I commend our federal government for initiating programs such as Healthy Start and the new home visiting program, but dependence on government assistance alone cannot guarantee a healthy baby. A pregnant mom must do her due diligence. She must investigate the credentials of the provider and hospital where she intends to give birth. What should a pregnant mom do if she lives in a community or state that has a high infant mortality rate? Give birth at a teaching hospital that’s affiliated with a university or medical school. Most of these institutions receive federal and state financial support and are obligated to provide care to patients.
Can a baby die based on the zip code where it’s born? Unfortunately, yes unless the mother is willing to do her homework and take the necessary precautions to avoid that from happening. Remember, a healthy pregnancy doesn’t just happen. It takes a smart mother who knows what to do.
October 5, 2011
It’s a sad commentary when human beings have to be reminded how to act like human beings, especially when they’re in the helping profession. Loni Hildebrandt was a 29 year old certified nursing assistant who was pregnant with her first baby. Make that two babies because she was pregnant with twins. Hildebrandt considered her pregnancy miraculous because she had infertility and was a diabetic since the age of one. Together, she and her boyfriend saved their money and obtained fertility treatments. Her mother, Jo Novtny, a nurse of 30 years was ecstatic when she saw the ultrasound of her two grandbabies but her happiness was short-lived. One day after the procedure, Hildebrandt began to bleed so they went to Sarasota Memorial Hospital in Florida.
Sarasota Memorial Hospital has an excellent maternal fetal medicine (aka high-risk obstetrics) department but Hildebrandt never made it there. She got as far as the hospital’s emergency room where she was attended to by one of its physicians. Despite repeated requests to have her blood sugar checked, Hidebrandt had to wait six hours before it was done. An ultrasound at the hospital revealed a blood clot that was causing the contractions and the ER doctor told her that he could probably save one by “suctioning the clot so the labor would stop.” According to The Herald Tribune, the physician suctioned the clot and one of the twins as well. Hildebrandt allegedly began bleeding more, passing bright red blood clots. They called for help but no one came. According to the newspaper report, a nurse put the afterbirth in a bedpan and left it near Hildebrandt’s head where she was lying. Her mother moved it and placed it under her daughter’s bed. Novtny ultimately delivered the second twin because no one else was around. The ER doctor returned to the room saw the fetus in Novotny’s hand took it from her and put it in a bucket.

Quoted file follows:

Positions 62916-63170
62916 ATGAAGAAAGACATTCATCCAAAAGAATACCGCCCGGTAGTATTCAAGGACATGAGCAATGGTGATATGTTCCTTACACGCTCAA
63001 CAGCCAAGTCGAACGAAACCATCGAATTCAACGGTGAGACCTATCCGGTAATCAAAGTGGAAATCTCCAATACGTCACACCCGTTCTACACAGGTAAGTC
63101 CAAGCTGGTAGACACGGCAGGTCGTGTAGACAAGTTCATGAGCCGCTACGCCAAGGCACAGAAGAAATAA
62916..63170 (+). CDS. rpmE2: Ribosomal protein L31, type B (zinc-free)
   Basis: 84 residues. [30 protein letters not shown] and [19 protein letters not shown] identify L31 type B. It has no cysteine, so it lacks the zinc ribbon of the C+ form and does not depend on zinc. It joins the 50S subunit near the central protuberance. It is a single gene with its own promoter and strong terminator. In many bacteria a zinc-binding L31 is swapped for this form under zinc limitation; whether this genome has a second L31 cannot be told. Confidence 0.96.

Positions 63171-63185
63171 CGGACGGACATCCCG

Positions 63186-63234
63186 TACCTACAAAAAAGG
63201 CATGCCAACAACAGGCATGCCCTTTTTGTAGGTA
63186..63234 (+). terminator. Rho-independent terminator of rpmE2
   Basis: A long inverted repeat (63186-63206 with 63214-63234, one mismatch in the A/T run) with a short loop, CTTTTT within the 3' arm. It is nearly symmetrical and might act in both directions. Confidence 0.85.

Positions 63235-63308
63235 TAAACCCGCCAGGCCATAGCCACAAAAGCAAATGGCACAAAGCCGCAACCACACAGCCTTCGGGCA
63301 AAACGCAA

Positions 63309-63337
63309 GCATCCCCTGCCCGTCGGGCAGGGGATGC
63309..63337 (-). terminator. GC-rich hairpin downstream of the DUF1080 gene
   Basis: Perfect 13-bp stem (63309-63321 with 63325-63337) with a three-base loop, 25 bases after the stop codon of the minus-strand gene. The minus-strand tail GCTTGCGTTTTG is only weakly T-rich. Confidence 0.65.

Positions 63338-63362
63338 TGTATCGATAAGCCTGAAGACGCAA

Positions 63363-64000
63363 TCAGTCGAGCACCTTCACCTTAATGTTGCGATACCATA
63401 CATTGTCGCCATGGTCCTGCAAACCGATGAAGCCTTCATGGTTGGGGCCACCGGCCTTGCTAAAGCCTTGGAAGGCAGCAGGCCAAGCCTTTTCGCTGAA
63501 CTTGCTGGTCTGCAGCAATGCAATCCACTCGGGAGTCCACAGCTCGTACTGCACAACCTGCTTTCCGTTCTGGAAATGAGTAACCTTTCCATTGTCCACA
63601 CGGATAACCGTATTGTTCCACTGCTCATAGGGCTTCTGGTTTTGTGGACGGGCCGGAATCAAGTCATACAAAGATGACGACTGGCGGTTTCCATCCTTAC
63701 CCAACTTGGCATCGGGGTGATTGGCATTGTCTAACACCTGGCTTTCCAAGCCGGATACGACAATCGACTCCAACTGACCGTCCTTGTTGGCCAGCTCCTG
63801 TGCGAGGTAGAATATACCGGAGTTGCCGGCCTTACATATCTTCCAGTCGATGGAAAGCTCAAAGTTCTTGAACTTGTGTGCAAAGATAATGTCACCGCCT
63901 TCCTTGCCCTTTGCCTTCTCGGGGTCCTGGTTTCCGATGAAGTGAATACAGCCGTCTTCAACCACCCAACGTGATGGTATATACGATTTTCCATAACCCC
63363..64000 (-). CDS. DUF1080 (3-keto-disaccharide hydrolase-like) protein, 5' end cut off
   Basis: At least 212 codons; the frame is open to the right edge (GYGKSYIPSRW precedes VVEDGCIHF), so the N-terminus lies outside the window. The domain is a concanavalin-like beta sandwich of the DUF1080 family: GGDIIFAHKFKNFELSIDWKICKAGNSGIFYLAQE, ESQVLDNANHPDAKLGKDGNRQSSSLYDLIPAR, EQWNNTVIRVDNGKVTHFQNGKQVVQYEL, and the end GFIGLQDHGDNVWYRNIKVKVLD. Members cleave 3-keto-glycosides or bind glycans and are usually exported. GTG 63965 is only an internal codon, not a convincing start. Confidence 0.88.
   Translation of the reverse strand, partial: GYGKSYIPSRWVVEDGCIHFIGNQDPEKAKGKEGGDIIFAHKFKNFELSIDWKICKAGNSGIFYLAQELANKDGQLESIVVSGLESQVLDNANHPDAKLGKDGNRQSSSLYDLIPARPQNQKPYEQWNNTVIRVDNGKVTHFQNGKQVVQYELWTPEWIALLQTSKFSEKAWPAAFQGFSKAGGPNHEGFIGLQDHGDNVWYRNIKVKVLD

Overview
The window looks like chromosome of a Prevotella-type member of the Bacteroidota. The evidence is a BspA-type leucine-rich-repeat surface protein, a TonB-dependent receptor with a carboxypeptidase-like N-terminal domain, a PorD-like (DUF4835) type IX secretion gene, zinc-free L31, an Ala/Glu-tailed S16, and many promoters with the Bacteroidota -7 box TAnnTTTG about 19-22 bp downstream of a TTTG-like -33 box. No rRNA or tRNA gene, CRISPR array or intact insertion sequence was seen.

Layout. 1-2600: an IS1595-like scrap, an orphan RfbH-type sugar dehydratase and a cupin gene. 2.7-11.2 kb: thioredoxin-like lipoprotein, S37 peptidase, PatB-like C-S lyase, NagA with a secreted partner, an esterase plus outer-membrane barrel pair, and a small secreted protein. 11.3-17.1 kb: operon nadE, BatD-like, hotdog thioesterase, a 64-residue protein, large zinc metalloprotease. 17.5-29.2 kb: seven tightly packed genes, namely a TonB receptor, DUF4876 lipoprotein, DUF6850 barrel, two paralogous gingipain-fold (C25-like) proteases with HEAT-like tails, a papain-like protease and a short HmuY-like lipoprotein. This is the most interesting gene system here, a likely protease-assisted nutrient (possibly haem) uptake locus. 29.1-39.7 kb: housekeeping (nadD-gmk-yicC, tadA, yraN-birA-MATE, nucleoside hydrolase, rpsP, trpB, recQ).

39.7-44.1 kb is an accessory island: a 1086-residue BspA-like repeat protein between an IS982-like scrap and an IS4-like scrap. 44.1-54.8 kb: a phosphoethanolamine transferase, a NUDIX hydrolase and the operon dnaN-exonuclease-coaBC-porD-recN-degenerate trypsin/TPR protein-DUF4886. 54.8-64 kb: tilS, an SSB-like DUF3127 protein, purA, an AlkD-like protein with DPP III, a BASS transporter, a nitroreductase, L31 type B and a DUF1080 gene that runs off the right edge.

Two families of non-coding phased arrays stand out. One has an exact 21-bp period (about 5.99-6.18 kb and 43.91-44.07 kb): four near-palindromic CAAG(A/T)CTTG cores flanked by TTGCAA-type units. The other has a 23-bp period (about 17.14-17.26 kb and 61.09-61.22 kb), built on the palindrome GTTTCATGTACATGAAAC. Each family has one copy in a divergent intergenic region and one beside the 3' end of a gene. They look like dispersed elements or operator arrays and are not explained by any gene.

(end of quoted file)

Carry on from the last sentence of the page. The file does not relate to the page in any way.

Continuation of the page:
Novtny states her daughter did not receive proper treatment until her personal physician arrived and remained in a pool of blood for over 10 hours. Hildebrandt’s iron count was dangerously low because of the bleeding. Her mother’s request to speak with the hospital administrator was met with no response so she wrote a letter to the governor instead. An investigation was done, gross negligence was found, the ER doctor resigned and Hildenbrandt’s nurse was cited for “lack of critical thinking skills.” The hospital will now have unannounced federal inspections in order to keep their Medicare payments. The hospital administrator issued a public apology.
Perhaps one day hospitals will do the right thing, even when no one is watching. Hopefully, Hildebrandt will become pregnant again and have a better outcome.
June 8, 2011
She was well past age 35 when she showed up in the emergency room inebriated, confused and complaining of a swollen stomach. One might ask shouldn’t she be able to tell whether she was pregnant after giving birth to so many children? Perhaps she was in denial because pregnancy had not served her well. Each child she brought into the world eventually became the ward of social service.